Patrick just posted this, and I must re-post. I exist in this state quite often (sometimes, depending on who you ask, too often), and it’s nice to see the terrain mapped.
But I find there’s another, less volitional mental activity that occurs while cutting grass, one that seemingly lowers a hook to snag things lurking beneath the surface of consciousness. Experts would call it “the incubation effect.” Most would call it “zoning out.” I call it “the dream-drift.” The mind wanders. Stray images and unkempt thoughts slipstream in from some far away cognitive Pacific. It’s strange, uncanny, pleasant, and just a bit unnerving, a kind of letting go which, for me, takes the form of a surrender to a mental whateverism, a kind of watching, one step removed, the products of unwilled mental activity, products broken free of any establishing context. It’s a being willing, not a willing — a willingness to be open, not a willed effort to establish a goal against which to measure myself.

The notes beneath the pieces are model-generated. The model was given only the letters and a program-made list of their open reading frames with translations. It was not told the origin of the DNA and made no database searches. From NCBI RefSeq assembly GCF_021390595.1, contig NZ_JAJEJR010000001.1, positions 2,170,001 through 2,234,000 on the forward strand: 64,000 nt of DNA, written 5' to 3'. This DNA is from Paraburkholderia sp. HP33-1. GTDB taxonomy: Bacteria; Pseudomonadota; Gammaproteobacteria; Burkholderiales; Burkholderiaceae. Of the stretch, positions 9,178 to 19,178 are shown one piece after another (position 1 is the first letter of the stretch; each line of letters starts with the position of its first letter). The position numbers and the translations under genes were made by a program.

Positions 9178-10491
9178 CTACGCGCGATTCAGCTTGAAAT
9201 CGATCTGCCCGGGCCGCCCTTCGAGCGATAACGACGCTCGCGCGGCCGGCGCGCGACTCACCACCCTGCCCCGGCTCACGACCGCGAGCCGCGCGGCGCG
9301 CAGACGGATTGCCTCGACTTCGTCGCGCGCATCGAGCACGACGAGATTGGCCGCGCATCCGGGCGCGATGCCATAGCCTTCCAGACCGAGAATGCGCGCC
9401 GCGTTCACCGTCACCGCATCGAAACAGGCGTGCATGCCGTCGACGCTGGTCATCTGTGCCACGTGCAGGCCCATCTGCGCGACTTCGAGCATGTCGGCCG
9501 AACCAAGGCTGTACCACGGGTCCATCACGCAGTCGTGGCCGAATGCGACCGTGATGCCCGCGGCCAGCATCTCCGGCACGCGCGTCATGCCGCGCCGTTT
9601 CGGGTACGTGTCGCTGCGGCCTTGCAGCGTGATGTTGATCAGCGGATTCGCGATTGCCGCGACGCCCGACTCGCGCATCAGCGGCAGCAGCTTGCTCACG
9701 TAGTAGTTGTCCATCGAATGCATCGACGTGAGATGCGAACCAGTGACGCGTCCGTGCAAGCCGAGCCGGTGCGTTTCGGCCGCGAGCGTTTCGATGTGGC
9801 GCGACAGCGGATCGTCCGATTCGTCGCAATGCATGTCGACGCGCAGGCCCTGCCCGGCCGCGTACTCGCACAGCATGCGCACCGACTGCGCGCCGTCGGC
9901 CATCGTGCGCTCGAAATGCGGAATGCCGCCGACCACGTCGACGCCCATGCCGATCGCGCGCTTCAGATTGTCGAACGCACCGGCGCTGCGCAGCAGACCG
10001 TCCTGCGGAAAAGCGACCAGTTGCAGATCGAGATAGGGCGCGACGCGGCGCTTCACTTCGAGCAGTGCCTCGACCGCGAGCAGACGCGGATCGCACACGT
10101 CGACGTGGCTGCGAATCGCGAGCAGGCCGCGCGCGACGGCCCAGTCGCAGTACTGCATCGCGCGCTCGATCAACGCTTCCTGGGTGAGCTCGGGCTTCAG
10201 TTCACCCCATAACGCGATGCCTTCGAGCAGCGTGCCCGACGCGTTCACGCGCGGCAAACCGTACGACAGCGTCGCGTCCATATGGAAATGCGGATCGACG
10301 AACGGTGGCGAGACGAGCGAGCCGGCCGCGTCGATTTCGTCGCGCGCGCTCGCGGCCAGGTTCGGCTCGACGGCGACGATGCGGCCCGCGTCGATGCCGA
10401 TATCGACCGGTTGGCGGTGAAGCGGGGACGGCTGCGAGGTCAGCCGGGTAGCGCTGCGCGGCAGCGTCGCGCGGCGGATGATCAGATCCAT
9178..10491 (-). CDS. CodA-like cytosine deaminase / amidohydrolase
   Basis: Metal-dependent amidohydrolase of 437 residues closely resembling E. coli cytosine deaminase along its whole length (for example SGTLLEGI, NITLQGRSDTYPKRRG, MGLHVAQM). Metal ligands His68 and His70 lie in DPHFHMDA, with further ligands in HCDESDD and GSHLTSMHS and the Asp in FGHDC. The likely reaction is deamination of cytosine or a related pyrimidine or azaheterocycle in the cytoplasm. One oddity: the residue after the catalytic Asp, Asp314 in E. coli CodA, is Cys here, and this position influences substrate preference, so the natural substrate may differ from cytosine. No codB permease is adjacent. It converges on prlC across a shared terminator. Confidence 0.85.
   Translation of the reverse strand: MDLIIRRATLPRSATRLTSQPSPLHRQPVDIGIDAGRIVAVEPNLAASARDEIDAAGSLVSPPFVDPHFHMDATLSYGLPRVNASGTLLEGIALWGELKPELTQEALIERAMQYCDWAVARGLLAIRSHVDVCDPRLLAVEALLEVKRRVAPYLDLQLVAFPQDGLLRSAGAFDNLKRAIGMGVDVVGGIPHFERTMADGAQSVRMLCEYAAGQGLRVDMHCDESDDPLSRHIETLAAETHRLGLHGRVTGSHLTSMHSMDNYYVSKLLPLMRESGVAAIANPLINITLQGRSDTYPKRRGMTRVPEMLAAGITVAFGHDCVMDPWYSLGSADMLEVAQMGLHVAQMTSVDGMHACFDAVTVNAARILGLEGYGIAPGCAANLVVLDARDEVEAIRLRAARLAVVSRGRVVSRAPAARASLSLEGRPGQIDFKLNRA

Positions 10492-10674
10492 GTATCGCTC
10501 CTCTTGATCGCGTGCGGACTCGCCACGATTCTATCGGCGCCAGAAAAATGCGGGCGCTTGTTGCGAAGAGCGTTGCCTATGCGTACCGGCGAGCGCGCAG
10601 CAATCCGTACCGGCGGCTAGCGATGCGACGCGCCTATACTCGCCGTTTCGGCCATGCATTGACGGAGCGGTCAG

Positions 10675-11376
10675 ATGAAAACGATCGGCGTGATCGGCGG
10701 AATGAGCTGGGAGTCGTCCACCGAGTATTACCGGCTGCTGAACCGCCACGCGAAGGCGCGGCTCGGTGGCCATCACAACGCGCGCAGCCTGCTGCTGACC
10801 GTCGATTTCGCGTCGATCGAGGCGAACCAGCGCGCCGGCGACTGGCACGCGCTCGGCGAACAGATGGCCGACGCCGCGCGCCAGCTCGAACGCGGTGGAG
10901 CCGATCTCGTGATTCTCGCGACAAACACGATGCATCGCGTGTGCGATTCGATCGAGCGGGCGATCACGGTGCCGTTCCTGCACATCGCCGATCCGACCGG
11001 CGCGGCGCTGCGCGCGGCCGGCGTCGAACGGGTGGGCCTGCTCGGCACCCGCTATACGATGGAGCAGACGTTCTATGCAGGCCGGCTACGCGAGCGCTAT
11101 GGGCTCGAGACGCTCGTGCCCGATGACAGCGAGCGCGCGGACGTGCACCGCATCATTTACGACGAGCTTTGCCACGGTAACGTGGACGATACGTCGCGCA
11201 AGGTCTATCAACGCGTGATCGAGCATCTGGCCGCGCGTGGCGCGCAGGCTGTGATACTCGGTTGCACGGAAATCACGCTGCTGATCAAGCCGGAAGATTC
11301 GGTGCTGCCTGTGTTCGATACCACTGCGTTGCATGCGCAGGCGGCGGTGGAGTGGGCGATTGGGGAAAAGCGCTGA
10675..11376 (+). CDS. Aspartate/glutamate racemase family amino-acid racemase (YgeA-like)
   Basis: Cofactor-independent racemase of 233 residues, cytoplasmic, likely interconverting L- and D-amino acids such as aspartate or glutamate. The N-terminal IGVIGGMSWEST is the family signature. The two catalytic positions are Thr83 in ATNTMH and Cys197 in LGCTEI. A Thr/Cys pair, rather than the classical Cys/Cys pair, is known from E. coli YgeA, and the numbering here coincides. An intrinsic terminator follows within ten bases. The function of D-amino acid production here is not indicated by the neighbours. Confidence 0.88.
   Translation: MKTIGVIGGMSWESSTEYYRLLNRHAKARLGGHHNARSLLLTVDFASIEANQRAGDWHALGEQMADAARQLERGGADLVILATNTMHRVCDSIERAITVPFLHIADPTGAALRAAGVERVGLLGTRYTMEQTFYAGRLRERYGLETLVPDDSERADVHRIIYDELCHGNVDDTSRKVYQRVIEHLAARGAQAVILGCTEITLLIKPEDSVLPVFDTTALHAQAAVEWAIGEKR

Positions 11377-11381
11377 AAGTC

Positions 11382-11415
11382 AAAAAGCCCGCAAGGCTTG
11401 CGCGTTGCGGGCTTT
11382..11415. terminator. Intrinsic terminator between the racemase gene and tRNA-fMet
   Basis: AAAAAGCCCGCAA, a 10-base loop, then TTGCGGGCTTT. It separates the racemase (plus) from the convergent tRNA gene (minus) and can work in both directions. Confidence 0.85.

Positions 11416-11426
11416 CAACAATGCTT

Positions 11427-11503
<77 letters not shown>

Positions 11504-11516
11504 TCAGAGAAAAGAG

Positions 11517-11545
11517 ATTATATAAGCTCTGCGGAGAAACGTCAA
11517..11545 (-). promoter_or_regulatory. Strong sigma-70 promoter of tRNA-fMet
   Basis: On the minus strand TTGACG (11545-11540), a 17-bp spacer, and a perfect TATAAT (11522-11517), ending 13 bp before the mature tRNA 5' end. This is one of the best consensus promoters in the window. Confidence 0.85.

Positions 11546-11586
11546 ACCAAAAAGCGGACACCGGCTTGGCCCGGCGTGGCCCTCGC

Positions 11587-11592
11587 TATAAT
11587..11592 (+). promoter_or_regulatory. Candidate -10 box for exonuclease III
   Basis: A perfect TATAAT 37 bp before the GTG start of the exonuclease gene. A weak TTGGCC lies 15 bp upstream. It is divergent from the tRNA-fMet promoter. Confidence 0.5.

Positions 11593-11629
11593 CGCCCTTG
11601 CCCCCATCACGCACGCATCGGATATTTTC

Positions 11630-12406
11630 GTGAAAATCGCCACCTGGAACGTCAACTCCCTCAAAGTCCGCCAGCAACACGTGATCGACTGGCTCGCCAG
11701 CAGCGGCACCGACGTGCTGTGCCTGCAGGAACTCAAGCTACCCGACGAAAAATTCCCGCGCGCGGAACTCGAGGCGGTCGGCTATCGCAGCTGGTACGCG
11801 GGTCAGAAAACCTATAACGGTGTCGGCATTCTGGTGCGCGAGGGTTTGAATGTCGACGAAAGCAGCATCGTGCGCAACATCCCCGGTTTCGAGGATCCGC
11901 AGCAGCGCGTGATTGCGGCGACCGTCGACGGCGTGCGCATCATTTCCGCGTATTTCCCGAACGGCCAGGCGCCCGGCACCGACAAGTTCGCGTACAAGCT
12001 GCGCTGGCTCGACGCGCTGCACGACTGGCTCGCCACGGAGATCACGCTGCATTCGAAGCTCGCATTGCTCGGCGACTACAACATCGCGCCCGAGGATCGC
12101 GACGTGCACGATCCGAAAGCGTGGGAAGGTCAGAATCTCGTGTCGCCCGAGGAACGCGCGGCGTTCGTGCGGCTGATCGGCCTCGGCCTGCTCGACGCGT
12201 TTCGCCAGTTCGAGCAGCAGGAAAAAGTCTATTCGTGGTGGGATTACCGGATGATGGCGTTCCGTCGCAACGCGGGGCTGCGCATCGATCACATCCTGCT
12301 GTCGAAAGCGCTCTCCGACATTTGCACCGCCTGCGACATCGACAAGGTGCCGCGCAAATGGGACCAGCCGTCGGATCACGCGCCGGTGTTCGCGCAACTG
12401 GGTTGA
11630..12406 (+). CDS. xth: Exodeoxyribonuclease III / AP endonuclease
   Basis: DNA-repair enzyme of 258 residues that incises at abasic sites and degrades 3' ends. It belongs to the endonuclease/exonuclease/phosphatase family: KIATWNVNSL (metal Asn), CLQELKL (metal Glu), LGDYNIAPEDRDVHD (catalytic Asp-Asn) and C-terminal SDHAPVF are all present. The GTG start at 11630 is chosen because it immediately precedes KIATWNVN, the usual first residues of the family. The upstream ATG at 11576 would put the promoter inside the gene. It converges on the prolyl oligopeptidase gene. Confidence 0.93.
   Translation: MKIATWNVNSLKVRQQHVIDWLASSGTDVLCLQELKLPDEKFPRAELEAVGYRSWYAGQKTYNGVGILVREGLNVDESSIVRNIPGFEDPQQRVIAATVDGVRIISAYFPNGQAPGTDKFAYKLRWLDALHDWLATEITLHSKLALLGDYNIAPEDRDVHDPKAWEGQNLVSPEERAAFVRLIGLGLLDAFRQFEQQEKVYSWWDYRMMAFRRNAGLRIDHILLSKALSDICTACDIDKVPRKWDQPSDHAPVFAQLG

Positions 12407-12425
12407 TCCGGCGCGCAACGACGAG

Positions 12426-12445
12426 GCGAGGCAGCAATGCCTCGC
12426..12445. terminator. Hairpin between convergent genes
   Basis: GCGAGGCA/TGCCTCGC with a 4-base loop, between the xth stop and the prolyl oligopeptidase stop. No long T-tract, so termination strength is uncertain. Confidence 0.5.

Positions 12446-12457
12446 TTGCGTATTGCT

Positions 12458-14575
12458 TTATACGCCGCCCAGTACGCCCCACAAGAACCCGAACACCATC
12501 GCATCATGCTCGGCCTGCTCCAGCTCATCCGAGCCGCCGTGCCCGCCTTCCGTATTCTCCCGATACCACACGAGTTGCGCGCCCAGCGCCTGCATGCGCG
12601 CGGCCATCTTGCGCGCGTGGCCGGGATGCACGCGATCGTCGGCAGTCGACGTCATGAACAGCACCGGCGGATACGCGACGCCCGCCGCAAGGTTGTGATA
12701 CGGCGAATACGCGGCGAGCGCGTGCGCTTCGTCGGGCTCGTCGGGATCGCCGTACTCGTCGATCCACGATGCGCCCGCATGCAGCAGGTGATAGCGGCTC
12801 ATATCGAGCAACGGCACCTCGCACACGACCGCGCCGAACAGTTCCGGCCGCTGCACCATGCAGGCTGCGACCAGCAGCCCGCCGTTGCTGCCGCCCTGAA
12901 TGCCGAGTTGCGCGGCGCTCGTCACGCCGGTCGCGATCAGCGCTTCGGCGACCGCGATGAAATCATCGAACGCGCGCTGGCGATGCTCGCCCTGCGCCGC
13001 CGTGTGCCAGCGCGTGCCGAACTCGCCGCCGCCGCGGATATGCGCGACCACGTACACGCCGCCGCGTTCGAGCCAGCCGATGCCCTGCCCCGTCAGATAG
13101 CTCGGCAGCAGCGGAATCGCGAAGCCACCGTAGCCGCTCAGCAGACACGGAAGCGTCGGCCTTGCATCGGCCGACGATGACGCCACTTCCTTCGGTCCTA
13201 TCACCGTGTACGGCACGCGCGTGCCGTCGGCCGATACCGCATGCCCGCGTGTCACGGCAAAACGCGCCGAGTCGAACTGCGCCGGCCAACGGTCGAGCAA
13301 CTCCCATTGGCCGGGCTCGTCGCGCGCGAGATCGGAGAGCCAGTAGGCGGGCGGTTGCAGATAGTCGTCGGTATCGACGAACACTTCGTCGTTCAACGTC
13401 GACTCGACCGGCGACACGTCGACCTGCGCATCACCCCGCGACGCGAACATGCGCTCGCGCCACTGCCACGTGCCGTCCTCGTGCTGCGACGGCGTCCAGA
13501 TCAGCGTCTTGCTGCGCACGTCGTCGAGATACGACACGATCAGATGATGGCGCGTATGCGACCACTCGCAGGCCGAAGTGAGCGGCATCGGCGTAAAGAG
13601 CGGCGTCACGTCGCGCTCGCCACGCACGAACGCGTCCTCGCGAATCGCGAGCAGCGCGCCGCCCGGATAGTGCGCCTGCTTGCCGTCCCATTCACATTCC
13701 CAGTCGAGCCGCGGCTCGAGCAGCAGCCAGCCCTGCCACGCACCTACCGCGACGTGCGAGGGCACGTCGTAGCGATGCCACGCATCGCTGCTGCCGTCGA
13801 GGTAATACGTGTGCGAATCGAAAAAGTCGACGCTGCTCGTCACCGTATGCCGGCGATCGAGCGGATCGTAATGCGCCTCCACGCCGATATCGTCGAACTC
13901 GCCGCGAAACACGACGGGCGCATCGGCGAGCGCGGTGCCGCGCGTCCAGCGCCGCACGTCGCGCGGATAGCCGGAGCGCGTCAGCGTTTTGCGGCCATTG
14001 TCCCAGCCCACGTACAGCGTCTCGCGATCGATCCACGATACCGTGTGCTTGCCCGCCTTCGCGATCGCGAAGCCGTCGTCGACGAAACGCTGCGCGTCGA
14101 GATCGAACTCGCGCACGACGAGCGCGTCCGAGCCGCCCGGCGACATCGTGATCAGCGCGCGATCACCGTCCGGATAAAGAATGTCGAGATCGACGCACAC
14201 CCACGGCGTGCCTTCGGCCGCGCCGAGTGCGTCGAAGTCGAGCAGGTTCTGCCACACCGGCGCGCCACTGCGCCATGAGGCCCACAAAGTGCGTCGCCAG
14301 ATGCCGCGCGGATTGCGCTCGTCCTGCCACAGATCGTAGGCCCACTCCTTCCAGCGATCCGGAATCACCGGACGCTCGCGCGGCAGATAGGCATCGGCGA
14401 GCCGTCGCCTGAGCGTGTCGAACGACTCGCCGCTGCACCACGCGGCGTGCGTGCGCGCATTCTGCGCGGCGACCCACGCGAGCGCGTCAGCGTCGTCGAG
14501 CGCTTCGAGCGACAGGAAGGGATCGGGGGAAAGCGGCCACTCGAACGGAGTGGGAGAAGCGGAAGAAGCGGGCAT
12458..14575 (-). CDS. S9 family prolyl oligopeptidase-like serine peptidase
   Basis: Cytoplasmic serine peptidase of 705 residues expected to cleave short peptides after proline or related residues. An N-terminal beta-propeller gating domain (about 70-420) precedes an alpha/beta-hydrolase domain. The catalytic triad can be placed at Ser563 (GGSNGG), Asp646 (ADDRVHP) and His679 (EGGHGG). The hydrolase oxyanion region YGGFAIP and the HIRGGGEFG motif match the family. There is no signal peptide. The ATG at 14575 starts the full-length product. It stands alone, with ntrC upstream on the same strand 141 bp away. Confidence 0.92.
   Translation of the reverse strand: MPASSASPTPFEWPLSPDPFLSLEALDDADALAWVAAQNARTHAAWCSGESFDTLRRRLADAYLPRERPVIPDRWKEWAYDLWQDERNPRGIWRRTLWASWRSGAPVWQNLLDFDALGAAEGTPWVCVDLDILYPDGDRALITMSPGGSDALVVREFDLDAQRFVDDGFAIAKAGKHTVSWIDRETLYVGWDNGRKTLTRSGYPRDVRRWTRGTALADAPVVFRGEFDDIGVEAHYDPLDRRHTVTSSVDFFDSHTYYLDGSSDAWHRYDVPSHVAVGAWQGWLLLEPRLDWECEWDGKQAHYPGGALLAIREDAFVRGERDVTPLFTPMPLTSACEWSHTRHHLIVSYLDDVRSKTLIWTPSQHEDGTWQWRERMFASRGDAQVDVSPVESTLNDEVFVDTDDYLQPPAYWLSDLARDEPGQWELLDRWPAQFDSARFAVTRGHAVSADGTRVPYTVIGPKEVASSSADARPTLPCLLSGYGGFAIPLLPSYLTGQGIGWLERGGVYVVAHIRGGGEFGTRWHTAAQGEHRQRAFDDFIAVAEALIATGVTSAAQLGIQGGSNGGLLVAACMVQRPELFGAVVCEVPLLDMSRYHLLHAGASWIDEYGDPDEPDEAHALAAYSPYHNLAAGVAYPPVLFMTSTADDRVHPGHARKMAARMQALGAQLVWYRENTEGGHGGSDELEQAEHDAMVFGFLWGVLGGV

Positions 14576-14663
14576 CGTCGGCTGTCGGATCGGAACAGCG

— — Jerry DeNuccio, The Metaphysics of Cutting Grass
For me, this state always descends in the shower. Like: I’ve been working on an assignment for Write Club. Last night I busted out of the shower and dashed straight for my computer before all the ideas scattered themselves again. Lisa came home right as I was leaving the bathroom, and I found myself naked, wet, on the floor of my bedroom with my laptop, yelling through the door, “I can’t talk right now! I have to write this down!”